McMINNVILLE, Ore. -- Public expressions of Christmas in America -- as in the commemoration of Christ's birth, not the "I'm dreaming of a white ..." or "Chestnuts roasting on an open fire ..." variety -- are taking a beating this year. Schools and other public venues have taken a dim view of any representation that the reason for the current season is Jesus Christ.
Such is the climate in at least one Portland, Ore., elementary school, that a mother wrote in a local newspaper that her son, reared in a Christian environment, now feels guilty about celebrating Christmas. A school district in California has not only banned the use of the word "Christmas" by teachers, officials also have made it taboo for instructors to wear any jewelry with a Christmas theme.
In Tillamook, Ore. -- a coastal community known throughout the Northwest for its cheese and ice cream -- city officials ordered the removal of a lighted nativity display from a drive-up coffee kiosk. The reason -- the business property is leased out by the city. The city manager told a local newspaper that he was acting on a citizen's complaint concerning the religious display.
It is not only the loony left coast that is hostile to Christmas. School districts throughout the county no longer refer to the two-week time off during this season as the "Christmas break." It is now known as the "winter break" or the "holiday break." A middle school in New Jersey even canceled a field trip to see the play "A Christmas Carol," presumably because it has the word "Christmas" in the title.
In many parts of America, a tall woody plant adorned with ornaments is known as a "holiday tree" rather than a Christmas tree. Recently an Oregon community even banned Christmas trees from public property. The irony that the Beaver State is one of the largest exporters of you-know-what trees in the world was not lost on the region's tree farmers.
While Christmas is being pushed not only to the back of the bus, other religions are being more than accommodated. Some West Coast schools are instructing children in the fine points of Islam. There are districts that even provide time and space for Muslim students to pray. In New York, a federal lawsuit has been filed against the city's schools claiming a district policy of prohibiting Christian displays during Christmas, while allowing other religions -- specifically Judaism and Islam -- to display images of their faith during religious celebrations, is discriminatory.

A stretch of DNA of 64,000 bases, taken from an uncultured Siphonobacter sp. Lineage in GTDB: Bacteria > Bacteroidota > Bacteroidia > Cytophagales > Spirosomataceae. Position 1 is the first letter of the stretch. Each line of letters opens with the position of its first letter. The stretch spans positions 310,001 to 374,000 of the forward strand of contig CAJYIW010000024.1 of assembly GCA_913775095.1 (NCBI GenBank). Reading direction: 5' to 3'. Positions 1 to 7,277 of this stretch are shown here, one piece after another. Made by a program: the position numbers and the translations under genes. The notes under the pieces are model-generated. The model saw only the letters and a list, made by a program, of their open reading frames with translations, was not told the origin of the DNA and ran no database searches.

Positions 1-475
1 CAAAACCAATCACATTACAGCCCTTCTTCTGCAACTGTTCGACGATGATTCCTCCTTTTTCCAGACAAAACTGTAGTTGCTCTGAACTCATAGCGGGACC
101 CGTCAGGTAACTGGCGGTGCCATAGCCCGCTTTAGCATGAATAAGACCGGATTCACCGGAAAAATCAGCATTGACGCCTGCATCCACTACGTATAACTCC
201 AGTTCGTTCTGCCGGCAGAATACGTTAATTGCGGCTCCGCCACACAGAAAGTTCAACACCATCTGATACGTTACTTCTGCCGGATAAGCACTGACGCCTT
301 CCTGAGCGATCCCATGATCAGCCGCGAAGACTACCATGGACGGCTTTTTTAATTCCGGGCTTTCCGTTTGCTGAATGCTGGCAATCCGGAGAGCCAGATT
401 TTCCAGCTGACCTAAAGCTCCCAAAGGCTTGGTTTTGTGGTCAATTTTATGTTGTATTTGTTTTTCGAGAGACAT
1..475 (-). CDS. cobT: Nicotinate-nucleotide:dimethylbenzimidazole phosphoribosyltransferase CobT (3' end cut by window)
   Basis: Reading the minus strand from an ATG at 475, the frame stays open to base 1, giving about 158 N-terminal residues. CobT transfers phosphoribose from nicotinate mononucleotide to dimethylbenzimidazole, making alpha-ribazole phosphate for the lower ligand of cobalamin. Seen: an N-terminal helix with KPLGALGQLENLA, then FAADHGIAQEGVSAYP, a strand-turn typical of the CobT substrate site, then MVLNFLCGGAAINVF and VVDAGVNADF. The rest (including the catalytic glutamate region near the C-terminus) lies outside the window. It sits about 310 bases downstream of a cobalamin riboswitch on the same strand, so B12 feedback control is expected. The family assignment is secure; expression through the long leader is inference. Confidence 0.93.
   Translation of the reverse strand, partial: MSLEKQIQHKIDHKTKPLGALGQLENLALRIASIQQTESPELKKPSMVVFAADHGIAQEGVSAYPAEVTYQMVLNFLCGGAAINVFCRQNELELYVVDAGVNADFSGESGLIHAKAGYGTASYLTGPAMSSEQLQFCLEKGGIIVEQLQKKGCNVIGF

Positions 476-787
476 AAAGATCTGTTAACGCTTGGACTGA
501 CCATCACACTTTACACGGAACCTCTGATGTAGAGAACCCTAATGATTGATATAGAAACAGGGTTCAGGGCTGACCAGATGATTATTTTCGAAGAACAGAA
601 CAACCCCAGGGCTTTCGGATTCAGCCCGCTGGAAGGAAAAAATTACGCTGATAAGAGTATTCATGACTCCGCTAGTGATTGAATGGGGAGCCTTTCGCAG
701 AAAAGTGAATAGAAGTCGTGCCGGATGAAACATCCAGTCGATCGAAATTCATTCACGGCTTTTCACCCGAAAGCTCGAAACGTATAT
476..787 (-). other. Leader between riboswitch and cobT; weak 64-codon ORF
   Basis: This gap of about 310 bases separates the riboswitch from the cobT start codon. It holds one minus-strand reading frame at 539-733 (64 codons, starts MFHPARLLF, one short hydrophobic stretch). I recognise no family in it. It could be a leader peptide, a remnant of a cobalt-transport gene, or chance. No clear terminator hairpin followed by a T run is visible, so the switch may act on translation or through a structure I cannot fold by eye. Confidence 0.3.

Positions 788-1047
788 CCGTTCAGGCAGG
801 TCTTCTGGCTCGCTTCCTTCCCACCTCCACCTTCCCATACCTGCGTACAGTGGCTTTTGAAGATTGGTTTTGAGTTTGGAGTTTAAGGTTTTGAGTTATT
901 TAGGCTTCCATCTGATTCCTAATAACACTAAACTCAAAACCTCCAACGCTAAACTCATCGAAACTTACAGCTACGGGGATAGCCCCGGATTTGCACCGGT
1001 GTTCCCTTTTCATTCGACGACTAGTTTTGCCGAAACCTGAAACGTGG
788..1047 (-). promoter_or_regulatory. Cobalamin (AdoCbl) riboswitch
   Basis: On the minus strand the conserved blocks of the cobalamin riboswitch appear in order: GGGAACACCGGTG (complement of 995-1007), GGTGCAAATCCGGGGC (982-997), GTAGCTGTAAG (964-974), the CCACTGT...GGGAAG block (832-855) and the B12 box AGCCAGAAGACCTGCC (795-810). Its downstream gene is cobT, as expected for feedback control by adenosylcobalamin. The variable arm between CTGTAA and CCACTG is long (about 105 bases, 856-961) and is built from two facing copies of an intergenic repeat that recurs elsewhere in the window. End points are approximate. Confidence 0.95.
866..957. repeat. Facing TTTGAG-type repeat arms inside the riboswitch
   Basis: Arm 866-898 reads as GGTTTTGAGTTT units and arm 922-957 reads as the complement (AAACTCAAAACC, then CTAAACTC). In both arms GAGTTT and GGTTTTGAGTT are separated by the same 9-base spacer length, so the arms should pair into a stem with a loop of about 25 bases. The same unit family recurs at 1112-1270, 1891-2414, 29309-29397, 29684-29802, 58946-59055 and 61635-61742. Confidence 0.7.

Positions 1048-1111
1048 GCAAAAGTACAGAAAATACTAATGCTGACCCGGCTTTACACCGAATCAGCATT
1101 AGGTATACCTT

Enough with the lunacy already! We live in a society that is religiously plural. Therefore, it behooves all of us -- public officials included -- to adopt an accommodation of all religious expression, and that includes Christianity.
Unless you choose a monastic way of life and cloister yourself away from society, you will encounter people with religious beliefs different from yours. Deal with it! I have no problem recognizing and respecting an individual's right to believe and/or practice his or her religion of choice. At the same time I have every right to express my religion, or lack thereof, and even declare why I don't believe the way someone else does.
In the region of the country where I live, Christianity is not the dominant faith. On forms that have a box asking a person to indicate religious preference, the majority dwelling in the Northwest check "no thanks." In this climate my wife and I must constantly instruct our children that people choose to embrace different belief systems. At the same time we make it clear that as for our house, we will serve whom we believe to be the only true God -- Jesus Christ.
Public schools and/or city halls are not designed to be religious training centers. However, accommodating religious expression at any time, and especially during major religious holidays, is not only appropriate; in a pluralistic society it is right.
Teachers and students should be allowed to express themselves. If it is not your particular season -- and for the atheists among us I suppose you will have to live with it -- simply know that many people choose to believe differently from you and in America they have a right to express it. If that offends you, then be offended. The Constitution states clearly that "Congress shall make NO LAW respecting an establishment of religion, or PROHIBITING THE FREE EXERCISE thereof ...." (emphasis mine). This "free exercise" includes Christianity and Christmas.
Have a meaningful and Christ-filled Christmas!
By Kelly Boggs